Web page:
Right at home

On both sides of the Atlantic, Block builds for a global future.

04/04/2016


Headquartered in Verden, Germany, but with a new manufacturing facility in the United States, electrical engineering company Block has set its sights on global growth. Image: Courtesy BlockVerden is just an hour away on the German Autobahn from Hannover. So when Block, an electrical engineering and manufacturing company tucked into this German city of 27,000 residents in the center of Lower Saxony, travels to Hannover Messe each spring, company officials feel right at home.

"It's the world's biggest industrial trade fair and it's right at our front door," said Christoph Wesner, who heads standards and approvals for the 77-year-old company that designs and manufactures transformers, power quality devices and electrical filters. "For more than 40 years, we've visited Hannover Messe. It's our home."

Block also has a home in Franklin Park, Ill., a Chicago suburb near O'Hare Airport, whose history also centers on industrial manufacturing. Block opened its first U.S. manufacturing and sales center in Franklin Park in 2015 and looks to expand its growing reputation in the United States.

So with the U.S. as the Partner Country at Hannover Messe 2016, Block officials see the year as a chance to celebrate its history and its future. "The American market has great interest for us," said Wesner. "The drives and automation market is a very big market for Block. We are doing local production and we can better meet the U.S. market requirements by building locally."

Expansion into the U.S.

The growth of Block as a global manufacturer with U.S. roots will enable the company to expand on its philosophy of being a custom manufacturer that can meet the individual needs of their customers.

"More than 80% of our work is customized," said Udo Leonhard Thiel, who heads up Block's research-and-development efforts. "They start out asking for standard products, but in the end, they have their own needs. If we're talking about drive manufacturers, they want accessories like filters that will match their system perfectly. We can put them in different enclosures, and just make slight modifications of a standard enclosure."

To have that kind of manufacturing flexibility, Block's manufacturing operation focuses on hands-on quality control in the plant. The company's Verden facility does its own metal cutting and bending for enclosures, and transformers are wrapped by hand as well.

It's a philosophy Block will bring to its growing manufacturing operation in the U.S. "We want U.S. production supported by German manufacturing know-how to meet U.S. product requirements," said Wesner. "We have new ideas for new products with additional support through the German headquarters to meet the extended market requirements in the U.S."

Ultimately, Wesner said, the growth in the U.S. market, in which Block's name is still becoming known, will be built through its distributor network and its existing relationship with companies such as Wago and Rockwell Automation, where Block is an Encompass Partner.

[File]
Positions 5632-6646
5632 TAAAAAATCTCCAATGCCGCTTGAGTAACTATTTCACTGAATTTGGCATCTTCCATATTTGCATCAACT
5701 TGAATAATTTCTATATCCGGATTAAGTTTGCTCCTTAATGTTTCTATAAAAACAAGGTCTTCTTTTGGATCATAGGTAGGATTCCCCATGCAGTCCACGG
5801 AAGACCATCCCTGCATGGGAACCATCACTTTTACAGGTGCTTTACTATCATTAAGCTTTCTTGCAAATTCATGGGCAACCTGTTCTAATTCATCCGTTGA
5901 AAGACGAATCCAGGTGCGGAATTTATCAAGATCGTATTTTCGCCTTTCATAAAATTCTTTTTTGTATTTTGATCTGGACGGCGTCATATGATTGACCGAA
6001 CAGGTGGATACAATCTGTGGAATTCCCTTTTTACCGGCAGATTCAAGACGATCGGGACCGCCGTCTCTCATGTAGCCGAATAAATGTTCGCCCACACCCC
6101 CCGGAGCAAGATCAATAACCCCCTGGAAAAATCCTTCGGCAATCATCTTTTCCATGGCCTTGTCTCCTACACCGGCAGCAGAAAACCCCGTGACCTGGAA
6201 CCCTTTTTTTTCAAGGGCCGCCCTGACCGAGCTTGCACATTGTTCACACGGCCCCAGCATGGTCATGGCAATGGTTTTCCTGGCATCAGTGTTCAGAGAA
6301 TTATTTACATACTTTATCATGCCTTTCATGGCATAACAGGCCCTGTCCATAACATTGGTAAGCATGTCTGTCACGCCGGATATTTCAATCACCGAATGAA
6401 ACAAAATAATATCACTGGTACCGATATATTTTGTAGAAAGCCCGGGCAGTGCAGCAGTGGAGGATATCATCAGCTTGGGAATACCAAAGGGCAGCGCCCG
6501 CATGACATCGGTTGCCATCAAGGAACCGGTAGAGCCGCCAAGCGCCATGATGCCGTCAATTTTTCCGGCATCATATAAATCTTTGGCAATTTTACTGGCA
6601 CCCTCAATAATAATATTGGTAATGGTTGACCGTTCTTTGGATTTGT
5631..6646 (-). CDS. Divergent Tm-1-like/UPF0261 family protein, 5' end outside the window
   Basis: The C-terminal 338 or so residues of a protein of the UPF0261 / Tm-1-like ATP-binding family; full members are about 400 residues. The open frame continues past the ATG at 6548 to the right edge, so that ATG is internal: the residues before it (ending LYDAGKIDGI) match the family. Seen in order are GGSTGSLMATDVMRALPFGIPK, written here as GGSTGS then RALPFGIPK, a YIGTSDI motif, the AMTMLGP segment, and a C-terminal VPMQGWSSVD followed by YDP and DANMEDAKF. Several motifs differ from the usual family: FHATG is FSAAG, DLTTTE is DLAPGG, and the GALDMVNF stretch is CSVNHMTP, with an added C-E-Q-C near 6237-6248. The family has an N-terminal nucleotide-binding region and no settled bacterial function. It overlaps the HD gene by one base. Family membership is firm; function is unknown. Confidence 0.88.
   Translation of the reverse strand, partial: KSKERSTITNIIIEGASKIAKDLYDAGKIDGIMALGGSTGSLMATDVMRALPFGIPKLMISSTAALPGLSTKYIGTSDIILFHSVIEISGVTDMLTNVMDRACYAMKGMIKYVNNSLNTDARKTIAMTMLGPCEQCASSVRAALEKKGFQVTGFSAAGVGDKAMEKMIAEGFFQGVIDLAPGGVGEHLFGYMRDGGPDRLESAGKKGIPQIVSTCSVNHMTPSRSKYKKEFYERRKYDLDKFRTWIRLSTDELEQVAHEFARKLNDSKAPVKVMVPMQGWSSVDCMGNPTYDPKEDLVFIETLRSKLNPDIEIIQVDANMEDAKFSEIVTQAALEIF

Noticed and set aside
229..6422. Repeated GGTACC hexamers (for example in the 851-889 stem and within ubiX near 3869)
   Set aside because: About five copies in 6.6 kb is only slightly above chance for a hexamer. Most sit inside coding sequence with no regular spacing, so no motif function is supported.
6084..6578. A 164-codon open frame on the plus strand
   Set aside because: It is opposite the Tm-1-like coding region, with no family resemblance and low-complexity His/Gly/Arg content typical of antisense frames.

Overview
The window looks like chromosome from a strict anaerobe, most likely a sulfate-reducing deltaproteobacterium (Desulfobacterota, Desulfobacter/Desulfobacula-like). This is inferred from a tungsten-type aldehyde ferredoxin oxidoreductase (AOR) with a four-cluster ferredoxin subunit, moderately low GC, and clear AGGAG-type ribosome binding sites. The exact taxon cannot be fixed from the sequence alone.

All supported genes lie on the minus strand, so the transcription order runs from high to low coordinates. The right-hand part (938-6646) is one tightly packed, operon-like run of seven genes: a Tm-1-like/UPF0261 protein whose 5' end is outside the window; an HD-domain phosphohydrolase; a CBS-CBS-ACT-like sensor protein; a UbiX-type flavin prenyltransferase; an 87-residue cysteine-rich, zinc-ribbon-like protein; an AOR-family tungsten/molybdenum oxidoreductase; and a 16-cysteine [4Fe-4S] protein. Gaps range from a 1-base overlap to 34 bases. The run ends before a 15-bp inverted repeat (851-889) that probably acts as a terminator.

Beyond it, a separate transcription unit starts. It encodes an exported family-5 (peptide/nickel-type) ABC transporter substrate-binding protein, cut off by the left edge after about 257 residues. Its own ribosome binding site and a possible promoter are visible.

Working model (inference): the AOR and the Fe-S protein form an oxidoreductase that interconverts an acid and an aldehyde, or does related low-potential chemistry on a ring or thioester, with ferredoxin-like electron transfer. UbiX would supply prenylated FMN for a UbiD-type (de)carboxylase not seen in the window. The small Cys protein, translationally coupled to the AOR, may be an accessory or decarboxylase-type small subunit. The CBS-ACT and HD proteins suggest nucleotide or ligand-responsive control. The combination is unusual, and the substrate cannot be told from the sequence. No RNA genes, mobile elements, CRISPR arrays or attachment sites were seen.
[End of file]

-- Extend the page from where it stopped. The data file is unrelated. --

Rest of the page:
"We are expanding," Wesner added, "The first step is to get Block's products into engineers' hands."

Growth curve

After Wolfgang Reichelt, chairman and CEO of Block, took over the company in 1971, he's helped set the company on a course of growth and expansion.

In a company interview, Reichelt noted the company is at that unique intersection between manufacturing and family. "People are our most important resource," he said in the interview. "Even if you have state-of-the-art machinery, it will only give you the edge over your competitors if it's operated by motivated and competent employees. We must find innovative ways of ensuring our employees are ready to face future challenges with us."

The global expansion of Block, which includes forays into China, is part of those challenges. For the U.S. market, the challenge is meeting the domestic electrical standards with locally manufactured products while also providing U.S. machine builders and OEMs with access to European standards.

That growth potential is why Block officials see this particular Hannover Messe as particularly exciting. It brings both the company's traditional home-field advantage as a Hannover neighbor together with the U.S. Partner Country presence.

"We're looking at sensible growth for Block USA and a stronger U.S. market share of the Block brand," said Wesner. "We're also reaching out to U.S. customers in Germany. We're showing German and U.S. know-how by having worldwide products. "Hannover Messe is where the industrial world comes together," he added. "If you have a specific problem, or if you're in need of a resource, you'll find the resource at that show."



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Before the calendar turned, 2016 already had the makings of a pivotal year for manufacturing, and for the world.

There were the big events for the year, including the United States as Partner Country at Hannover Messe in April and the 2016 International Manufacturing Technology Show in Chicago in September. There's also the matter of the U.S. presidential elections in November, which promise to shape policy in manufacturing for years to come.

But the year started with global economic turmoil, as a slowdown in Chinese manufacturing triggered a worldwide stock hiccup that sent values plummeting. The continued plunge in world oil prices has resulted in a slowdown in exploration and, by extension, the manufacture of exploration equipment.

Read more: 2015 Salary Survey

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